ABC’s Revived ‘Gong Show’ Pays Tribute to Drexel Alumnus’ Vision
- How — and Why — to Join Drexel’s Climate Action Plan Subcommittees
- Chasing the Dragon: China in the Western Imagination Exhibition at Drexel’s Fox Historic Costume Collection Addresses the Influence of Chinese Design and Cultural Appropriation
- Drexel Awarded Pew Center for Arts & Heritage Grant to Help Atwater Kent Collection Uncover Philadelphia’s Diverse Historical Narratives
- ‘ELECTRIFIED: 50 Years of Electric Factory,’ Philadelphia’s Storied Music Scene Goes on Display at Drexel University
Last Thursday, ABC introduced a new generation of viewers to a rebooted version of “The Gong Show” more than 40 years after Chuck Barris ’53, who received an honorary degree in 2001, debuted his original amateur talent contest on television.
Barris, who graduated with a degree in business administration, had already made a name for himself in the ‘60s by creating and producing the pre-reality-TV shows “The Dating Game” and “The Newlywed Game,” thus reinventing the staid game show format. The irreverent and sometimes scandalous shows were a product of the freer, groovier ‘60s and struck a chord with the changing American audience. The idea of “The Gong Show” came about when Barris, who was a behind-the-scenes star, was asked to come up with a variety show that he wasn’t even supposed to host.
“I went out looking for acts for this variety show and I didn’t find anything that was really good,” Barris explained on “The Drexel InterView” in 2008 when he was interviewed on campus by Paula Marantz Cohen, PhD, dean of the Pennoni Honors College and distinguished professor of English in the College of Arts and Sciences. “So I decided to go back and say, ‘Let me find bad acts. I can’t find anything good so let me do acts that are really bad’ And [network executives] thought I was really crazy, but at that time I had a bunch of shows that were on the air, so they went with me.”
Originally scheduled to produce the show, Barris took over when the original emcee bowed out (reportedly because, as Barris recounted, he “just didn’t understand the concept”). As it turned out, Barris was the perfect host to reign over the outlandish “Gong Show.” Dancing, cracking jokes and even making fun of judges and contestants to their faces, he introduced amateur performers (often with dubious talent) to a panel of three celebrity judges — and Americans across the country. The winner could look forward to a check of what Barris called a “highly unusual amount,” like $516.32 (later increased to an equally confusing $712.05).
Some acts, like “The Unknown Comic,” and “Gene, Gene the Dancing Machine,” became beloved repeat performers. Others were forced off the stage if a gong was struck by judges who deemed the contestant’s performance particularly terrible and needing to be stopped immediately. The show was a cultural sensation, making Barris a household name (and a reputation as “the King of Schlock”) and cementing his status as a game show and television icon.
The show ran from 1976–78 and was syndicated until 1980. A rebooted or spin-off version has popped up in every decade since it went off the air, including “The Gong Show Movie” in 1980. A few years after that, Barris shocked America once again with his 1984 autobiography, “Confessions of a Dangerous Mind,” in which he famously (or infamously) claimed that he worked as a CIA hitman.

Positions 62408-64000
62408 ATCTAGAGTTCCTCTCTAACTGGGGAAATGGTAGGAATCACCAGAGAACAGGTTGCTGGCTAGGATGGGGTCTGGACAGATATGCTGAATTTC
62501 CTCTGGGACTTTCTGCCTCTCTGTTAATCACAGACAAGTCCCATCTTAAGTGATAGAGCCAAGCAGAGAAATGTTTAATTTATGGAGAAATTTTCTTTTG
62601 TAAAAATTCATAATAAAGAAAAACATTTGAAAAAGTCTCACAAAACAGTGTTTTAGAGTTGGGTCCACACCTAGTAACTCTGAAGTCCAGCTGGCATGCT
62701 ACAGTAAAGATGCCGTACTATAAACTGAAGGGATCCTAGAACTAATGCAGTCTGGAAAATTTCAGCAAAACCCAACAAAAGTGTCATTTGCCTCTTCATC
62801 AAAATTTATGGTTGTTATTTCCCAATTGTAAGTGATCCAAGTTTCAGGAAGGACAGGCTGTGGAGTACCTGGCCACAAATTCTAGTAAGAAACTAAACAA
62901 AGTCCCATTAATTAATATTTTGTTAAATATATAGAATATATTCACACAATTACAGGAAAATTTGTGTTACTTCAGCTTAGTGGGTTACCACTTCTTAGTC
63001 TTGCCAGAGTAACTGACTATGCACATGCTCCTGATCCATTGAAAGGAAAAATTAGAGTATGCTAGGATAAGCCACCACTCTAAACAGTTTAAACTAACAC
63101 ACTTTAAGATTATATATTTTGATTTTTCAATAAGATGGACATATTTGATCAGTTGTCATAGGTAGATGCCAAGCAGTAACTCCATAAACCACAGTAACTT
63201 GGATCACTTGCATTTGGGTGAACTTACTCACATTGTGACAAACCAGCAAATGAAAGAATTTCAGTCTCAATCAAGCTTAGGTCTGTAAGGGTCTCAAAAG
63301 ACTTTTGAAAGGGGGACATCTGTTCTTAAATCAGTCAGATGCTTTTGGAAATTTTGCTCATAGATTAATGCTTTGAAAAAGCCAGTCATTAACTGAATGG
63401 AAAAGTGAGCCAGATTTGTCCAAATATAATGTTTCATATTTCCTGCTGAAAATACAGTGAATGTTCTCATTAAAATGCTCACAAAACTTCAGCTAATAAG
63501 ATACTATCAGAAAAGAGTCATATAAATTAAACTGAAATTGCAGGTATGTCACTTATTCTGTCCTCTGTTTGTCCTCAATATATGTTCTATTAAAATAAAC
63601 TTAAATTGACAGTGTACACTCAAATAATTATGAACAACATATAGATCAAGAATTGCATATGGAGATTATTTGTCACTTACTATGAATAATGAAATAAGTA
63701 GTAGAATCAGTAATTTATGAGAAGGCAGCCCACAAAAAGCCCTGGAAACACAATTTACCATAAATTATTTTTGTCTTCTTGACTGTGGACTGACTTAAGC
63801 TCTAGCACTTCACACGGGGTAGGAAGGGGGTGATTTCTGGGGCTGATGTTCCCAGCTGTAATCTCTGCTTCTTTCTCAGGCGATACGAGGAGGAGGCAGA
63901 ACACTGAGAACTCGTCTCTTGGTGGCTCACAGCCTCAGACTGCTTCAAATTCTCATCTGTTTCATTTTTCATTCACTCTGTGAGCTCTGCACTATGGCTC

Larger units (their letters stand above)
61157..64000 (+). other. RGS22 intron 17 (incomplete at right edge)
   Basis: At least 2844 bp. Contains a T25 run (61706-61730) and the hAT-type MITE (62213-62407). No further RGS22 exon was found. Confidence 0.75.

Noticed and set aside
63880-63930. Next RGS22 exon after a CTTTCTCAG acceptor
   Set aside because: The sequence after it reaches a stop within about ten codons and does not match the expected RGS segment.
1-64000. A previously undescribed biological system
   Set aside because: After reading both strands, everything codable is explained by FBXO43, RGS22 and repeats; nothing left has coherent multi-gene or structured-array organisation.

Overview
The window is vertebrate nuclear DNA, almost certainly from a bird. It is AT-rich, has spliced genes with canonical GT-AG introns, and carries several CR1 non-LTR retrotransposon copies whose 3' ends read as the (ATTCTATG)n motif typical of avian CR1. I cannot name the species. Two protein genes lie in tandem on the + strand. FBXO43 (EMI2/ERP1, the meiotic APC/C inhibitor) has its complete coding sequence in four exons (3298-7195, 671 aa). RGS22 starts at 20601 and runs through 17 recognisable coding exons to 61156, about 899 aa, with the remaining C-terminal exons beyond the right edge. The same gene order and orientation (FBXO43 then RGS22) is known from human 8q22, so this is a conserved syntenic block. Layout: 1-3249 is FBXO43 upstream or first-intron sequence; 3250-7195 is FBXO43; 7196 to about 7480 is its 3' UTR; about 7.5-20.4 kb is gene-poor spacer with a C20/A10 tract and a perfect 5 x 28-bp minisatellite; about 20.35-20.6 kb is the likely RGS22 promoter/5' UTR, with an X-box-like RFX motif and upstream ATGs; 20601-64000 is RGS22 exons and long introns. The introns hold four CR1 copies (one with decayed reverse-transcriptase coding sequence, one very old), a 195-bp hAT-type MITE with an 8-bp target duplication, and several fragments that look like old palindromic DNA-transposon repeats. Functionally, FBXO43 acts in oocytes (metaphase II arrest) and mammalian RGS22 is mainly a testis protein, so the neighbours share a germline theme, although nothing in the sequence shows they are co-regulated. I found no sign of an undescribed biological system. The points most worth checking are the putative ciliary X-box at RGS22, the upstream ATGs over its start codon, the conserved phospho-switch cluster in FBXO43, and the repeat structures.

A sensation at the time, Barris’ story made headlines again almost 30 years later when George Clooney adapted the book into a movie with the same title for his first directed film (Sam Rockwell played Barris). Renewed interest in the outrageous claims forced the CIA to release a public statement denying that he ever worked for the spy agency — and introduced Barris to a new generation.
The 2017 version of “The Gong Show” stands to do the same as the most high-profile reincarnation, appearing on a major broadcast channel and featuring a slew of current comedians and celebrities as guest judges. It’s hosted by Tommy Maitland, a comedian with a heavy British accent and facial prosthetics concealing the fact that he may or may not be comedian Mike Myers (ABC hasn’t confirmed it yet, but the general consensus is that yes, it is). Like Barris, he started the show wearing a tuxedo — but only time will tell if he, too, ends up wearing more casual — and sillier — outfits as the show goes on.
The first episode showed that the program was going to stay pretty faithful to the original version. Standout contestants included a unicycler in a gorilla costume playing flaming bagpipes as well as a married couple performing a banana spitting routine. The guest judges were actors Will Arnett (an executive producer of the show), Zach Galifianakis and Ken Jeong; future judges include Dana Carvey, Andy Samberg and Jack Black. Every week, the winning act will receive a $2,000.17 check, an homage to the original version’s cheeky prize. The show will run for the next nine weeks at 10 p.m. on Thursdays.
ABC’s “The Gong Show” premiered two months and a day after the 87-year-old Barris passed away on March 21, so it’s unknown what his response to the reboot would have been. But when Cohen interviewed him for “The Drexel Interview” nine years ago, she wondered why he thought none of the other attempted reboots of the show ever seemed to work out.
Barris, always quick with a snappy retort and an excellent knack for self-promotion, answered almost immediately: “Well, they don’t have me.”